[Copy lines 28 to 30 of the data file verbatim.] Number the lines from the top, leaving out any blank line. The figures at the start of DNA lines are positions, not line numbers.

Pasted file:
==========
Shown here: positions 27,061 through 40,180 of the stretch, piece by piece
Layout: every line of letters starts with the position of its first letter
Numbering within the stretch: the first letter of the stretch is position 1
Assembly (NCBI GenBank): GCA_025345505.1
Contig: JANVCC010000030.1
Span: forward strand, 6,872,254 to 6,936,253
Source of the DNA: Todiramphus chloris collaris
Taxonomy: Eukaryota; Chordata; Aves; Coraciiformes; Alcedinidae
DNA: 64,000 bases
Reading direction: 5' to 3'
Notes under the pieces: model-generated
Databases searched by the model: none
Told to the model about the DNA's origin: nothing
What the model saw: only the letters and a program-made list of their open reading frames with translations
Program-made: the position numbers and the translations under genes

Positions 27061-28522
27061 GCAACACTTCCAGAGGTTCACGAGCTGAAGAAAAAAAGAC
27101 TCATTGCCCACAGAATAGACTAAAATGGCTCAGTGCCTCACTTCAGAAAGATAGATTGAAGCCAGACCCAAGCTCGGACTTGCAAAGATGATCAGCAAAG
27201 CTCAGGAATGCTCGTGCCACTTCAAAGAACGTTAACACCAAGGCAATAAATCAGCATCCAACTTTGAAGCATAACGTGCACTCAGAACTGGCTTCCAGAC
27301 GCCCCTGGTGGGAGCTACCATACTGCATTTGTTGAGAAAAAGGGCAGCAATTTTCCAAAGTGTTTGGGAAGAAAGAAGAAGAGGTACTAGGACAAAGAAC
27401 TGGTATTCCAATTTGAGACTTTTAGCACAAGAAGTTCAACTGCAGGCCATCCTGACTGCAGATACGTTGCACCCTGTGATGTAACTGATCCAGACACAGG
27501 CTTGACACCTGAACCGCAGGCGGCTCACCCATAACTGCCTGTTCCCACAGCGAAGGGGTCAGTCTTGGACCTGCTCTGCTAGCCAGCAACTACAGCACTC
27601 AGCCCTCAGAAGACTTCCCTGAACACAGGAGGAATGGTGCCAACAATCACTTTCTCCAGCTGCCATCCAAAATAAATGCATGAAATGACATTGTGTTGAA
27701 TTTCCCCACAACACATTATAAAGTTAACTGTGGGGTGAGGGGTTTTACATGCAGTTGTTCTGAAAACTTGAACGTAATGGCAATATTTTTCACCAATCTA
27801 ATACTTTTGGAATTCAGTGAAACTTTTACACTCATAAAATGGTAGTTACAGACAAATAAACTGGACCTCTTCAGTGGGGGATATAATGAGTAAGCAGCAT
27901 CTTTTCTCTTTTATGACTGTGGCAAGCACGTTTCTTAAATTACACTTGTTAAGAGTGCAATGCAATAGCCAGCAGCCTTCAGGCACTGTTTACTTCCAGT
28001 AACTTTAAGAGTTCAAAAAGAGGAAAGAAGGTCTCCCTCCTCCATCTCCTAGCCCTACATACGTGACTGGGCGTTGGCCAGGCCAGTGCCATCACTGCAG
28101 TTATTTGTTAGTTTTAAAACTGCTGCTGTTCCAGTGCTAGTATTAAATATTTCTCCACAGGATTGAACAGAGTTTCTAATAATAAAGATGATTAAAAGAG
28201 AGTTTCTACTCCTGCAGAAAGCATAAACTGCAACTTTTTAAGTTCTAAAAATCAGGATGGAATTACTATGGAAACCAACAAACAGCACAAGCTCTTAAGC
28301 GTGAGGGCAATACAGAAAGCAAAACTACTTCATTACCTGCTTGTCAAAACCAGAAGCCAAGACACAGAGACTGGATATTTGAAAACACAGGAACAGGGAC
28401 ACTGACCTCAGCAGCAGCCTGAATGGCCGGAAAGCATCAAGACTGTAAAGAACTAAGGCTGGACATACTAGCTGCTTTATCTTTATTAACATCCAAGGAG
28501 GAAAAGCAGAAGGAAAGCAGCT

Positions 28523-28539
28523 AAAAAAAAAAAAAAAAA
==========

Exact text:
28101 TTATTTGTTAGTTTTAAAACTGCTGCTGTTCCAGTGCTAGTATTAAATATTTCTCCACAGGATTGAACAGAGTTTCTAATAATAAAGATGATTAAAAGAG
28201 AGTTTCTACTCCTGCAGAAAGCATAAACTGCAACTTTTTAAGTTCTAAAAATCAGGATGGAATTACTATGGAAACCAACAAACAGCACAAGCTCTTAAGC
28301 GTGAGGGCAATACAGAAAGCAAAACTACTTCATTACCTGCTTGTCAAAACCAGAAGCCAAGACACAGAGACTGGATATTTGAAAACACAGGAACAGGGAC